- The Washington Times - Wednesday, December 6, 2006

Yesterday, December 7, 1941 — a date which will live in infamy — the United States of America was suddenly and deliberately attacked by naval and air forces of the Empire of Japan….

President Franklin D.

Roosevelt, War Message to Congress, Dec. 8, 1941

Like most young men who had spent Saturday night on the town, First Class Petty Officer William Locke expected to sleep in on that Sunday morning at Pearl Harbor on Oahu 65 years ago today. And sleep he did, until the air raid alarm went off.

“I jumped out of bed, put on my trousers and looked out the porthole,” remembers Mr. Locke, who joined the Navy in 1938 to see the world outside his native Tennessee. What he saw from his porthole was something he hadn’t counted on.

“There was a plane with a red circle on the side going down right in front of me. I’ll never forget seeing that gunner engulfed in flames.”

It was shortly before 8 o’clock in the morning, Hawaii time. Mr. Locke, today a resident of the Armed Forces Retirement Home (AFRH) in Northwest, was 25 then and aboard Adm. Husband E. Kimmel’s flagship, USS Pennsylvania, in dry dock at the Pearl Harbor Navy Yard.

In the moments that followed the Japanese surprise attack, five of eight battleships were destroyed, sunk, capsized or beached. Most Hawaii-based combat airplanes, 188 of them, were destroyed. More than 2,400 Americans were killed.

Infamy

It was December 7, 1941. That date, the one that would “live in infamy,” became a point of intersection for individuals whose lives, up to that moment, were heading in far different directions.

“Where were you when the bombs hit?” became a catchphrase for a generation, just as “Where were you when the president was shot?” was for the one that followed, and “Where were you when the planes hit the towers?” is for yet another.

Like the death of a president, the murder of a great leader or a sudden cataclysm, the attack on Pearl Harbor was a watershed event. Afterward the world, and Washington, would never be the same.

On the Pennsylvania, Mr. Locke was still struggling to make sense of what was happening when he was ordered to clear the area so the ship’s guns could be brought into action. The Pennsylvania was one of the first to return fire.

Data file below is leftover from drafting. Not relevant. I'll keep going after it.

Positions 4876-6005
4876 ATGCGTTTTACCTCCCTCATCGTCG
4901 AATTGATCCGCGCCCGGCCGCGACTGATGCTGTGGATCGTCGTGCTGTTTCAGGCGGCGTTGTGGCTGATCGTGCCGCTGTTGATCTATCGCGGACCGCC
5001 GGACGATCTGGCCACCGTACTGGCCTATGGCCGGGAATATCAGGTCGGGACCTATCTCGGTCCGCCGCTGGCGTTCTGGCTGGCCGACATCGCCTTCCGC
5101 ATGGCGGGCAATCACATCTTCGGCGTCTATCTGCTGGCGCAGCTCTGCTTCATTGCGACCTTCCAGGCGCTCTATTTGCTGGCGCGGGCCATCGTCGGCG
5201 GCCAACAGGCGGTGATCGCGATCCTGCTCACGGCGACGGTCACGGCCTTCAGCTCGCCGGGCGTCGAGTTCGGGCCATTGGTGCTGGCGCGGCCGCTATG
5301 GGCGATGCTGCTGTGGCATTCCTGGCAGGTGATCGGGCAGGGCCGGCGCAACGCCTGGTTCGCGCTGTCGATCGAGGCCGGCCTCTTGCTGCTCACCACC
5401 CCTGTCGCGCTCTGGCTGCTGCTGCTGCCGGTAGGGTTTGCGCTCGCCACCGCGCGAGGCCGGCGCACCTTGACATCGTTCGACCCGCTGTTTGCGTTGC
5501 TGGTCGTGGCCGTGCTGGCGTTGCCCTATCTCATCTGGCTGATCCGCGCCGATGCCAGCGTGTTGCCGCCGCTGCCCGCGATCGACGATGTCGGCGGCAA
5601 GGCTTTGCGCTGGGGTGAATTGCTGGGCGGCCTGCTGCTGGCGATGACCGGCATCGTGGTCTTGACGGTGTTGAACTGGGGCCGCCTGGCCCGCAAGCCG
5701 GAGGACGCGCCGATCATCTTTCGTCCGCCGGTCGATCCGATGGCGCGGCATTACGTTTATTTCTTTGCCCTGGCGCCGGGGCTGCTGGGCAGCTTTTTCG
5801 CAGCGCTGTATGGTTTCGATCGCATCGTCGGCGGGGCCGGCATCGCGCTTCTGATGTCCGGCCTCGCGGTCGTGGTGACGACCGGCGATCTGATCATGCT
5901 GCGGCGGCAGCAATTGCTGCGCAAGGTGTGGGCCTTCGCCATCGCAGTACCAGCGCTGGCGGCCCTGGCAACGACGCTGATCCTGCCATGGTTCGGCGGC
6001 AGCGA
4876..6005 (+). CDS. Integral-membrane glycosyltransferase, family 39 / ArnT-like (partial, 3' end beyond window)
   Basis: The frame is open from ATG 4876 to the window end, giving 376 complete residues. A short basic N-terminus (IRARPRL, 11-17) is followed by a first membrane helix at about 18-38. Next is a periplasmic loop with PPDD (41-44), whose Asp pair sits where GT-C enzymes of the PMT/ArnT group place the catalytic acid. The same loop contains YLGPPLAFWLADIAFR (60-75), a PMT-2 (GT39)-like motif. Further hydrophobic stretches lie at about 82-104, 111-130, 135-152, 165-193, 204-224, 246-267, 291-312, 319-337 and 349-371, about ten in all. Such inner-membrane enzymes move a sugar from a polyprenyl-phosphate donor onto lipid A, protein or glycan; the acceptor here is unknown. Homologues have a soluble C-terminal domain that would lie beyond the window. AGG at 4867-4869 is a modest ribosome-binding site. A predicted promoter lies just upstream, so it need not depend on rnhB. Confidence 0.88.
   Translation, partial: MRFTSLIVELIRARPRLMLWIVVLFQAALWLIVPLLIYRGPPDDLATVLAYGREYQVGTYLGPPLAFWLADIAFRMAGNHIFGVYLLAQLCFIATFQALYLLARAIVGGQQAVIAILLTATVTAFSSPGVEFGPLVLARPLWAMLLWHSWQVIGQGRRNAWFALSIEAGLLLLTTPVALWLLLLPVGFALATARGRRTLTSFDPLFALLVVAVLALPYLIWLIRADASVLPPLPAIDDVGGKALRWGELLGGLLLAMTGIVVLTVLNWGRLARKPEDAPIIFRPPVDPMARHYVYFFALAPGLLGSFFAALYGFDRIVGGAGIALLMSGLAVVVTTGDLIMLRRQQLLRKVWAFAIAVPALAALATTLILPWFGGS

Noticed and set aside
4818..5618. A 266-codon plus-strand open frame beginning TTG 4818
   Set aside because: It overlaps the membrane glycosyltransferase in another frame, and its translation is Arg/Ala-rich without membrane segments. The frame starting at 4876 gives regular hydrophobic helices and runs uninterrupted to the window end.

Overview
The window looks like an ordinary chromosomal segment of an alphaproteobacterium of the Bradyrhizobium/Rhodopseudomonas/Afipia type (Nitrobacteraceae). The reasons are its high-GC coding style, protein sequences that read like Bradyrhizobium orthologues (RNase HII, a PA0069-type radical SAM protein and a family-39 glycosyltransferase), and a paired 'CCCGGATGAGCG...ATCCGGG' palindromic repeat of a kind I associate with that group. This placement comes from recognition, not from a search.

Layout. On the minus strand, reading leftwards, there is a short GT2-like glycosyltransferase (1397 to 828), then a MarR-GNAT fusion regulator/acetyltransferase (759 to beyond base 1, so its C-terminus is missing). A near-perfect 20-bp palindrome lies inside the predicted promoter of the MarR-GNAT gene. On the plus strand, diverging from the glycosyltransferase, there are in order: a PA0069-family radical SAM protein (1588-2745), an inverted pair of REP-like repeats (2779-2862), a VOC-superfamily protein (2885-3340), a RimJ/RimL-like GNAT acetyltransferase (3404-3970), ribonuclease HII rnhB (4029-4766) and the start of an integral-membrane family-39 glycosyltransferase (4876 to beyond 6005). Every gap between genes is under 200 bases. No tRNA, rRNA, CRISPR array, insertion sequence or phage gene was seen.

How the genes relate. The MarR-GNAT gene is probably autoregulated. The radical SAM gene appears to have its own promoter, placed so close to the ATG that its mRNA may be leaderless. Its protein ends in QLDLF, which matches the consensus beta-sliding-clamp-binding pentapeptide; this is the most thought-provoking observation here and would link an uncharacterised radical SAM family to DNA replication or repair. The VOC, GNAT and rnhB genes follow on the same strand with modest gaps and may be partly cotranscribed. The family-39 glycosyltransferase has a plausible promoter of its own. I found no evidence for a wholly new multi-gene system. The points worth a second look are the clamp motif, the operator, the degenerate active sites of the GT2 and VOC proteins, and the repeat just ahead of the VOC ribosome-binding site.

“The guy who was with me, Watson, stepped into a 500-pound exploding bomb and was knocked backward into me,” Mr. Locke says. “I took him to sick bay, but the doctor just looked at him and shook his head. You could hear people all around you calling for help.”

The battleship, hit by two bombs, had 15 men killed and 38 wounded, with 14 missing in action.

At Oahu’s Wheeler Army Airfield, the principal fighter base for the Army Air Corps in Hawaii, Francis Stueve, 89 now and also living at AFRH here, was a private in the Air Corps and already up when the first wave of Japanese planes came over.

“I was in the mess hall eating chow,” he says. “At first we thought it was just one or two crazy people, for Chinese New Year or something.”

Two waves of planes bombed and strafed the field, leaving 83 aircraft destroyed, 33 men killed and 73 wounded..

A drowsy capital

Half a world away, the nation’s capital was still a “sleepy Southern town,” according to Honora Thompson, a Mount Pleasant resident who had just gone off to college at William and Mary in the fall of 1941. But changes were already on the way.

Although not yet officially engaged, the nation was mobilizing for war.

By 1941, the District’s population was growing by 50,000 a year, according to David Brinkley’s “Washington Goes To War.”

Many of the newcomers were “government girls,” young women who poured into the capital from all over the country to work for the government as the war in Europe grew ever more threatening — young women like Laverne Craig, crammed into hastily constructed dormitories or living two or three to a room and sleeping in shifts.

Ms. Craig, in her late 20s then, was luckier than most: She got to live with her sister Mildred in a Murphy-bed apartment near Washington Circle. And her salary of $120 a week was double what she had earned as a secretary back in Kansas.

Yet on Dec. 6, Washington was still a city caught up in the mundane. No one seemed to be expecting so sudden a blow.

The Dec. 6 edition of the Evening Star, the granddaddy of District newspapers, in business since 1852, gives a glimpse:

• Baseball star Hank Greenberg had a tooth extracted.

• The penny-a-half-pint milk program, which would benefit 25,000 students in the District’s public schools, had just been approved by the Surplus Marketing Administration.

• Peace talks here were delayed while awaiting a reply from “Tokio.”

• Allied fleets were on 24-hour watch to meet any surprise Japanese attack in the Far East.

• “The Little Foxes” was playing at the Apex Theater on Massachusetts Avenue in Northwest.

• The Nazis had just launched a “great assault” on Moscow.

• Paul Calloway was scheduled to give an organ recital at the National Cathedral.

• Christmas Seals were on sale at Woodward and Lothrop.

• And for Sunday, the Evening Star was planning a special section: “The Pacific Crisis — Will It Mean War?”

Meanwhile, native Washingtonian Ruby Kendros, who had just started at Strayer College downtown, was in Annapolis with relatives planning to attend the Saturday night ball at the Naval Academy.